Jensen explained that wildlife officials are working to remove the lizards, because they could have a negative impact on native species.
According to the DNR, the Argentine black and white tegus' were spotted in the Toombs and Tattnall counties in southeast Georgia and can weigh 10 pounds or more.
The lizards, which are native to South America, are sometimes mistaken for baby alligators, Jensen said.
The Argentine black and white tegus, which are not native to the US, were first spotted in Florida - but now, officials believe the lizards have established themselves in Toombs and Tattnall counties in Georgia, John Jensen of the Georgia Department of Natural Resources' Wildlife Conservation section said in a YouTube video. They can live up to 20 years, and can survive colder months through a reptilian version of hibernation, according to Georgia's Department of Natural Resources (DNR) website. "And one of their favorite foods eggs from ground-nesting animals, such as gopher tortoises, our protected state reptile", he shared, adding that the animal also eats the eggs of turkeys and quail. They can also displace animals by taking their burrows.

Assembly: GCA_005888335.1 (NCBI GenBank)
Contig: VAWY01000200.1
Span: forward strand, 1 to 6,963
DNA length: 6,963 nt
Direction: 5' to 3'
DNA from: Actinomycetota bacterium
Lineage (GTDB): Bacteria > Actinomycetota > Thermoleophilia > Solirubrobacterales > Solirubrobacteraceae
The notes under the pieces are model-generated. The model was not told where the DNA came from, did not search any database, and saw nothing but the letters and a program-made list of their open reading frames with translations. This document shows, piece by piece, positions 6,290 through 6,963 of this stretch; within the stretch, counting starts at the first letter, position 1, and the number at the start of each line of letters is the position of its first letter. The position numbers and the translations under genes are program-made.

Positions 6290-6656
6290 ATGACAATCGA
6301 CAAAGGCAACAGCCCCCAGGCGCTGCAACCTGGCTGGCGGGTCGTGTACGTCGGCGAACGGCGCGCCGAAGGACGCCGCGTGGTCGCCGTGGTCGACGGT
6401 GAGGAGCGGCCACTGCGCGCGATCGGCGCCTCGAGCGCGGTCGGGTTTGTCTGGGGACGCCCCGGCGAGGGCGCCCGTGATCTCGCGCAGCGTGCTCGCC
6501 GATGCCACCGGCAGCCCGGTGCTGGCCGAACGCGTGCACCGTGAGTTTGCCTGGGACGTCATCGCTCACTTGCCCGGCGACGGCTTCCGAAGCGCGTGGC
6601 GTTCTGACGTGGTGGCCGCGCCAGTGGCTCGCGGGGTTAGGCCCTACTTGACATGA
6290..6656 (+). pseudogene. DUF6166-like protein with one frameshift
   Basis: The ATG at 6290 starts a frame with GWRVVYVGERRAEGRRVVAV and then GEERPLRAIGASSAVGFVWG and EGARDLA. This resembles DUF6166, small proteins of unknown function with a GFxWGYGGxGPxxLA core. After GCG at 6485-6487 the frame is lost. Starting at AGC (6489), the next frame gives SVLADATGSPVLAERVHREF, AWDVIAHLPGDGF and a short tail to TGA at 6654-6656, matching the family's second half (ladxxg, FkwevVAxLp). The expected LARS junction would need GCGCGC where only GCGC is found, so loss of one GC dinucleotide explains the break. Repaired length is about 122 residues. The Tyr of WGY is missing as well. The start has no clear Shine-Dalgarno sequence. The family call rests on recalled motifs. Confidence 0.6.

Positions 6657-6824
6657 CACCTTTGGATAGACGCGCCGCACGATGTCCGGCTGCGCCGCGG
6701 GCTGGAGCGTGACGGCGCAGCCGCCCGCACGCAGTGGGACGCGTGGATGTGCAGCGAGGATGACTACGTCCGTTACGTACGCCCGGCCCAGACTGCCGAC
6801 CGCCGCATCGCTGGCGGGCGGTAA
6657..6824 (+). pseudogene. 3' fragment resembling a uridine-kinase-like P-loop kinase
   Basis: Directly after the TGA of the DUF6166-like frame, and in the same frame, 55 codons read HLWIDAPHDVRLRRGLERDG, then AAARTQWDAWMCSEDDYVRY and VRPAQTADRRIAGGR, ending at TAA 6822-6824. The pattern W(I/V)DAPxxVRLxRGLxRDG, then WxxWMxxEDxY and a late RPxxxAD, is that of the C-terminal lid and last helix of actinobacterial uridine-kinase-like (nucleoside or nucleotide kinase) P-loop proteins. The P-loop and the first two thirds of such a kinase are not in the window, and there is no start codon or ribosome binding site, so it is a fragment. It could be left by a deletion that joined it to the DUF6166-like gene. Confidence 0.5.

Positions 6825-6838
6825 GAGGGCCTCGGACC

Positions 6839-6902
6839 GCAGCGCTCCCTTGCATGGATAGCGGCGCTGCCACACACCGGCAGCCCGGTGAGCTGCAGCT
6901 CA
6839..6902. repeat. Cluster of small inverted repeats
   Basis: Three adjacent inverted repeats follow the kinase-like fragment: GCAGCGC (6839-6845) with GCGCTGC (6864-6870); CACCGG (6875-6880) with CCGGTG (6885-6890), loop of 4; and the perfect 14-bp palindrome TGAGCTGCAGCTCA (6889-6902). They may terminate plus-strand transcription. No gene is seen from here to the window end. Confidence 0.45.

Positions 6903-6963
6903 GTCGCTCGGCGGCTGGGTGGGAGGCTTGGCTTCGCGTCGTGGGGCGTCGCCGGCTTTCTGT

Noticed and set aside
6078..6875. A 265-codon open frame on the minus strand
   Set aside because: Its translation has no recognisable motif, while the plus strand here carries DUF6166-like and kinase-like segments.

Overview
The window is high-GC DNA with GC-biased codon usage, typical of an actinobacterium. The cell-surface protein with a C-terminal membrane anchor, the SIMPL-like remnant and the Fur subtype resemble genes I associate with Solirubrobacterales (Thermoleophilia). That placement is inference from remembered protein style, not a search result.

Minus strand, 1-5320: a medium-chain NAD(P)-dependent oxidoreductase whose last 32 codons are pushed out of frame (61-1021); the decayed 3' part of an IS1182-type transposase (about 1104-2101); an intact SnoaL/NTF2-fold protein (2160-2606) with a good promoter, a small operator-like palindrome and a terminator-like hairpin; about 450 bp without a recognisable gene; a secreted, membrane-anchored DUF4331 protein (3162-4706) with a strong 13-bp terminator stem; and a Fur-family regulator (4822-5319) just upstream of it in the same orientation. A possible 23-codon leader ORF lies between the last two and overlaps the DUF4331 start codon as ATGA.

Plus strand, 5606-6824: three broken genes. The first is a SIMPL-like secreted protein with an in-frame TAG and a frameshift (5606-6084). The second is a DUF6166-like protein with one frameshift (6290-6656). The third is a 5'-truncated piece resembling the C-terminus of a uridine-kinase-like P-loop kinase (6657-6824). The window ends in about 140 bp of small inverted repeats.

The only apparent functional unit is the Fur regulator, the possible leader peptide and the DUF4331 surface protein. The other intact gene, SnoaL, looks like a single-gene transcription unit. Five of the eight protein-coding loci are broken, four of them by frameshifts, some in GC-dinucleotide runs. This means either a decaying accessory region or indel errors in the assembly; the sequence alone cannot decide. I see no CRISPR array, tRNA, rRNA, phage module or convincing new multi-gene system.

Georgia faces invasive giant lizard species, wildlife officials say
Tegus "eat just about anything they want", state biologist John Jensen said in a video from DNR. "They can lay about 35 eggs a year".
"Although not considered aggressive toward people, tegus will defend themselves if threatened", the website says.
And they multiply fast. "They have sharp teeth and claws and strong jaws". Officials are hoping to eradicate the species from the state by trapping and humanely euthanizing them.
While the lizards are legal as pets in Georgia, it is illegal to release them into the wild.
Austria Princess Maria Galitzine Dies At 31
Later in life, she settled in the U.S.in the Houston , Texas area with her husband , Rishi Roop Singh, a Houston-based chef. Afterwards she lived and worked in Brussels, Chicago and Houston , specialising in interior design and furnishing.